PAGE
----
GEA remains in a very strong financial position. However, the management of liquidity and centralized financial management remain key given market volatility.
GEA’s cash credit lines and their utilization at the reporting date:
|GEA cash credit lines incl. discontinued operations
|Maturity||12/31/2019 approved||12/31/2019 utilized|
|Borrower‘s note loan (2023)||February 2023||128||128|
|Borrower‘s note loan (2025)||February 2025||122||122|
|European Investment Bank||December 2025||150||50|
|Bilateral credit lines||until further notice||84||24|
|Syndicated credit line ("Club Deal“)||August 2022||650||–|
The group’s financial management encompasses liquidity management, group financing, and the management of counterparty rate, interest rate and exchange rate risks. As the group management company, GEA Group Aktiengesellschaft is responsible for GEA’s central financial management, which aims to reduce financing costs as far as possible, to optimize interest rates for financial investments, to minimize counterparty credit risk, to leverage economies of scale, to hedge interest rate and exchange rate risk exposures as effectively as possible, and to ensure that loan covenants are complied with. The goal of GEA’s financing strategy is not only to be able to meet its payment obligations whenever they fall due, but also to ensure that sufficient cash reserves are always available in the form of credit lines, in addition to maintaining a strategic cash position.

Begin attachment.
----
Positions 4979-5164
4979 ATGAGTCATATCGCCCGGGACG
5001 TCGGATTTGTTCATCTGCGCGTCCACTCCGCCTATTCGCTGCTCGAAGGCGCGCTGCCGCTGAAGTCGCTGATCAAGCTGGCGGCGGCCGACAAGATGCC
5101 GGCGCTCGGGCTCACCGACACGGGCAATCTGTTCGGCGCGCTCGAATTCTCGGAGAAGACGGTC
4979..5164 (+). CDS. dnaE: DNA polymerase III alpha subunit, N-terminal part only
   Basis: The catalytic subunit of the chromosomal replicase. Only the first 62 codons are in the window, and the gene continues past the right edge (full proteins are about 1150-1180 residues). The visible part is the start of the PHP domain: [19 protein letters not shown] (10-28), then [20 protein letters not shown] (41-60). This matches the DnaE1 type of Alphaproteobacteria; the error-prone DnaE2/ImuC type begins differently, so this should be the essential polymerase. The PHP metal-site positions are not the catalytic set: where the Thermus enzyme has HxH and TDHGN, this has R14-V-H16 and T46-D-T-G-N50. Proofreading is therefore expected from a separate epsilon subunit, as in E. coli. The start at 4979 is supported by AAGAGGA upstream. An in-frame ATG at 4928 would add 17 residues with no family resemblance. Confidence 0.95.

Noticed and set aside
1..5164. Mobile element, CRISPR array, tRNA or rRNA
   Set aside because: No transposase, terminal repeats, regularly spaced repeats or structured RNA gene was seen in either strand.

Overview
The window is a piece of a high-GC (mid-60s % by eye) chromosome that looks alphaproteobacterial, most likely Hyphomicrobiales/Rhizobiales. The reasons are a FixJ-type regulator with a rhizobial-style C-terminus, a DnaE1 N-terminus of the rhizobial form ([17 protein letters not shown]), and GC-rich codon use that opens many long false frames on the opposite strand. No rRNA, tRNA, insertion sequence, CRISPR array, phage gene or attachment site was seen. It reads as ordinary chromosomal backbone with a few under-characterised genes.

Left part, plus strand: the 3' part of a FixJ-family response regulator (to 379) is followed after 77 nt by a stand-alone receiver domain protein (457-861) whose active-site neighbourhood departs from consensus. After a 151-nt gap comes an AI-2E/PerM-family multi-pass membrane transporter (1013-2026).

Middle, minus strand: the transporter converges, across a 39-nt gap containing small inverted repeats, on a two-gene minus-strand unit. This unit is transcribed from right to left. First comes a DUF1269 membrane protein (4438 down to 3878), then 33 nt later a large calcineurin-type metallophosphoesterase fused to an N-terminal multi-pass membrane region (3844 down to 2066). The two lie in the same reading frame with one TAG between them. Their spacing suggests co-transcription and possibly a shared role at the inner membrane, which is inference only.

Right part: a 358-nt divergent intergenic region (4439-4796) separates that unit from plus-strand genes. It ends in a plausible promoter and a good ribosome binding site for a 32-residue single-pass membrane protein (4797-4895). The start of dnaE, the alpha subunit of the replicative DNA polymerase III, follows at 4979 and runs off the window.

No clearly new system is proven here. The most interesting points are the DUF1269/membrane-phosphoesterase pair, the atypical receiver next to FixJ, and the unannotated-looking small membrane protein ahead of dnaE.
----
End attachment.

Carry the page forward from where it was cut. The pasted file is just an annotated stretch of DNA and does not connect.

Cash flow from operating activities is the most important source of liquidity. Intragroup cash pooling aims to limit external cash investments and borrowings to as low a level as possible. To achieve this, GEA has also established cash pooling groups in 17 countries that automatically balance the accounts of the participating group companies every day by crediting or debiting a target account at GEA Group Aktiengesellschaft. Any additional liquidity requirements are generally borrowed by group management, which also invests surplus liquidity. In a number of cases, however, liquidity peaks in individual countries cannot be reduced on a cross-border basis due to legal or tax-related reasons.